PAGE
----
Setting Up an rgeo MySQL Adapter for Your Rails 4 App: Why You Should Use geokit-rails Instead

I had a case where I needed to store coordinates of latitude and longitude and would have to calculate a distance/radius from one point to another. It is an interesting geospatial problem, and one that has been solved before. Somebody recommended the rgeo gem to me. It became apparent very quickly that there is not much documentation to help you get set up with it and MySQL (the database I was using), so even though I ended up using the geokit-rails gem instead, I would still like to share how to get it set up.

I wanted to store a latitude and longitude as a point in my MySQL table. To be able to do that, you need to install the activerecord-mysql2spatial-adapter gem, and what I found was that the last change to it was made years ago. This scared me. If it hasn't scared you away, then you can follow these steps to get all set up with it:

  1. Add the relevant gems to your Gemfile. Note that even though there are later versions out there for rgeo, you'll have to downgrade to be able to use the mysql adapter:

    gem 'activerecord-mysql2spatial-adapter', '~> 0.4.3'
    gem 'rgeo-activerecord', '~> 0.4.6'
    gem 'rgeo', '~> 0.3.20'
  2. Change your database adapter in the config/database.yml file from adapter: mysql2 to adapter: mysql2spatial

  3. Change your ActiveRecord schema format to be :sql by putting the following in your config/application.rb:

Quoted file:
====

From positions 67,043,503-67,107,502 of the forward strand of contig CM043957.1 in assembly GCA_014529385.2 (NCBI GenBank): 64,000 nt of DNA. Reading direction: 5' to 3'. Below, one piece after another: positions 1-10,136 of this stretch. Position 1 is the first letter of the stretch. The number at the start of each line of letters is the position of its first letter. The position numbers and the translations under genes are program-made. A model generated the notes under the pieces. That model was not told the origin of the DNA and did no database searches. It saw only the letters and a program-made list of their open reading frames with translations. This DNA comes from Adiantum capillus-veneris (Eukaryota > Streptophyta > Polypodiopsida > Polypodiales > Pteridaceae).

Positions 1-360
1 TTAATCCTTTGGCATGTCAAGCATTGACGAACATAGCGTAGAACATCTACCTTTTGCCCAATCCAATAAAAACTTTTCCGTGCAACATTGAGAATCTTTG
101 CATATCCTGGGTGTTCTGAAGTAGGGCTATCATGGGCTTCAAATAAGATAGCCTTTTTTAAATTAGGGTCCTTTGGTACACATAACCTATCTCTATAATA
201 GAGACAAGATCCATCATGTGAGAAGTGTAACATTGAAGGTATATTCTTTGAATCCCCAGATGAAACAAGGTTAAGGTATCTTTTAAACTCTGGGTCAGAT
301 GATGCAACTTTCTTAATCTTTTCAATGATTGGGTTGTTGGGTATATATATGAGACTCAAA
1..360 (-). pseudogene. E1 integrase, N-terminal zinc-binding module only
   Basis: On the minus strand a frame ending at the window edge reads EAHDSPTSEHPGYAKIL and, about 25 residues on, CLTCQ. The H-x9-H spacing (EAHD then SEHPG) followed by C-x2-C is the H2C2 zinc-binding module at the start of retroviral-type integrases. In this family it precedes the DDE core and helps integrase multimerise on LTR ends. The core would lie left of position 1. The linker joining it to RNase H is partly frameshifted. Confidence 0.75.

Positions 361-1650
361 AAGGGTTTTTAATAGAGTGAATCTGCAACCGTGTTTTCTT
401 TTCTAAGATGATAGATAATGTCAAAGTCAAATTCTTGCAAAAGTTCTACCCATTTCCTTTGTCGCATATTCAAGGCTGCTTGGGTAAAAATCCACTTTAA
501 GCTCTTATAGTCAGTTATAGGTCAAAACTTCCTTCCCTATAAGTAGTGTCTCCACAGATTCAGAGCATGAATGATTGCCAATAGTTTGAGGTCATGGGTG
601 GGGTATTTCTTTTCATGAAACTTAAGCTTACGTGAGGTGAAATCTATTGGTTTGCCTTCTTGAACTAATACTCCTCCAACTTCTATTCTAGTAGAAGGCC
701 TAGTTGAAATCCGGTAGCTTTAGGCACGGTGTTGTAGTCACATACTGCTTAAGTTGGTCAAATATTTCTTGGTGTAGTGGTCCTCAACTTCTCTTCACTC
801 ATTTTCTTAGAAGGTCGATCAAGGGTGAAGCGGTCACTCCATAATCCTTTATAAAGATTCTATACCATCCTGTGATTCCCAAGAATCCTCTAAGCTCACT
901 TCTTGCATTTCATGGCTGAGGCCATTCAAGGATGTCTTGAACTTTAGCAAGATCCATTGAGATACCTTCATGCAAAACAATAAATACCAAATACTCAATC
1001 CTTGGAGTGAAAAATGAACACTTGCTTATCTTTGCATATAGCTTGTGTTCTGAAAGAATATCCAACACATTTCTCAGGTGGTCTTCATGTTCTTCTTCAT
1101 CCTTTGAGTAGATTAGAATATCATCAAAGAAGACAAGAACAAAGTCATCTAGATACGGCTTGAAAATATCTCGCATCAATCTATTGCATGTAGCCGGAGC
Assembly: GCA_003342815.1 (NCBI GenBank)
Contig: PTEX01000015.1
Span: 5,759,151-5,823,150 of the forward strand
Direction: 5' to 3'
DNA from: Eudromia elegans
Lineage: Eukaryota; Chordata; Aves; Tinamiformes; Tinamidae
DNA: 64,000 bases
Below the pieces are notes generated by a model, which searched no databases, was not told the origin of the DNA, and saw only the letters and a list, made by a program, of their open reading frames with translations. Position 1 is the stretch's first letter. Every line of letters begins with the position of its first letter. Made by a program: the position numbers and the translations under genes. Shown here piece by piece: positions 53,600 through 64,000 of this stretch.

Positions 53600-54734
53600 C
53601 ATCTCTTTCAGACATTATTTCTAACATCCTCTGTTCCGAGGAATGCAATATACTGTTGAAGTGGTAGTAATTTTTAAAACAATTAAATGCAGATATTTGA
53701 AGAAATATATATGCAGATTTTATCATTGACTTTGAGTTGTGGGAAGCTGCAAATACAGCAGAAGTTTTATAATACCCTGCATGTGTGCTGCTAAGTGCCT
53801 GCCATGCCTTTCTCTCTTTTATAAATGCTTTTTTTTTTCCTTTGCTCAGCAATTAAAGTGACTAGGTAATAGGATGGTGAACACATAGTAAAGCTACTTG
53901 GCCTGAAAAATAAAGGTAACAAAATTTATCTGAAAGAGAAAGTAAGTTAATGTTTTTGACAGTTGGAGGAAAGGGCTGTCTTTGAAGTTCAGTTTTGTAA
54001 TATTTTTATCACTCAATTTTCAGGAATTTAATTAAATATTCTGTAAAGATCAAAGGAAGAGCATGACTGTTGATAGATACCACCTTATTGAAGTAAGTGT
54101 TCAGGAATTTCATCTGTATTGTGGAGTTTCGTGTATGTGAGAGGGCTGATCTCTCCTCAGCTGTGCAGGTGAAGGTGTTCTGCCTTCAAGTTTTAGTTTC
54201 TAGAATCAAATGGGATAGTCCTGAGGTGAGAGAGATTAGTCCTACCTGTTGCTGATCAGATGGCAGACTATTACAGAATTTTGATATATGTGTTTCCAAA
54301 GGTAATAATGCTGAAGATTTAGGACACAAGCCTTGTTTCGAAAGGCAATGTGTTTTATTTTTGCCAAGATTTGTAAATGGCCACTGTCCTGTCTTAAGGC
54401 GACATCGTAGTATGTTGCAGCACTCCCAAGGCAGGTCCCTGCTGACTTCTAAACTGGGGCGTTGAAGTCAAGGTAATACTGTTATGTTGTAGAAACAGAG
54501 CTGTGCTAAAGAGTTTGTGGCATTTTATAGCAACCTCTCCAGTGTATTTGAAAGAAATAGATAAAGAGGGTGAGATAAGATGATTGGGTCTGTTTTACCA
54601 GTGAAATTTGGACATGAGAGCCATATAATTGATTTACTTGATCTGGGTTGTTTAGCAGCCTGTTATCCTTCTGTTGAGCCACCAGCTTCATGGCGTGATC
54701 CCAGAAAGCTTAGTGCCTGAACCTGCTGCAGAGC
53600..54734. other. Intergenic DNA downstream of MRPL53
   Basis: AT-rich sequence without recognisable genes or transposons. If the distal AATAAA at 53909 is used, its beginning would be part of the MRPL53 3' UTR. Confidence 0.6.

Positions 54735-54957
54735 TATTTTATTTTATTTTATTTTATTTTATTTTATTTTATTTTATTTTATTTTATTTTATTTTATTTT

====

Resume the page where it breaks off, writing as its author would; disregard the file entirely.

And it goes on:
config.active_record.schema_format = :sql

    This is one of the reasons I was off put by this mysql adapter—by changing your format to sql style, you are making your app more database-dependant. But, you have to do this for your spatial table to be able to use the MyISAM engine, which is what this extension requires.

  4. Create the migration to add your table, with a point and an index for it:

    class CreateLocations < ActiveRecord::Migration
      def change
        create_table :locations, options: "ENGINE=MyISAM" do |t|
          t.column :latlon, :point, null: false
        add_index :locations, :latlon, spatial: true

    Note that the point's type is actually column—that's not a typo.

  5. Assuming you're using FactoryGirl for your tests, you'll want to set up a factory for your location model. Here's how you do that with a point data type:

    factory :location do
      point "POINT(48.32414 2.12665)"

I decided that the lack of good documentation and support for my needs were not worth it. I found the geokit-rails gem which looks easy to use—and for my purposes, I'm perfectly fine storing a latitude and a longitude field separately as decimals in my MySQL table. The results were great. I won't go into how to install it, since the documentation for this one happens to be very good. But I will point out a nice usage of it—you can use it as part of a scope on your model to filter records by distance:

scope :within_radius_from, -> (radius, latitude, longitude) { within(radius, origin: [latitude, longitude]) }

I'll definitely be recommending geokit in the future. Please feel free to contact me or leave a comment and let me know of even better gems for geospatial calculations.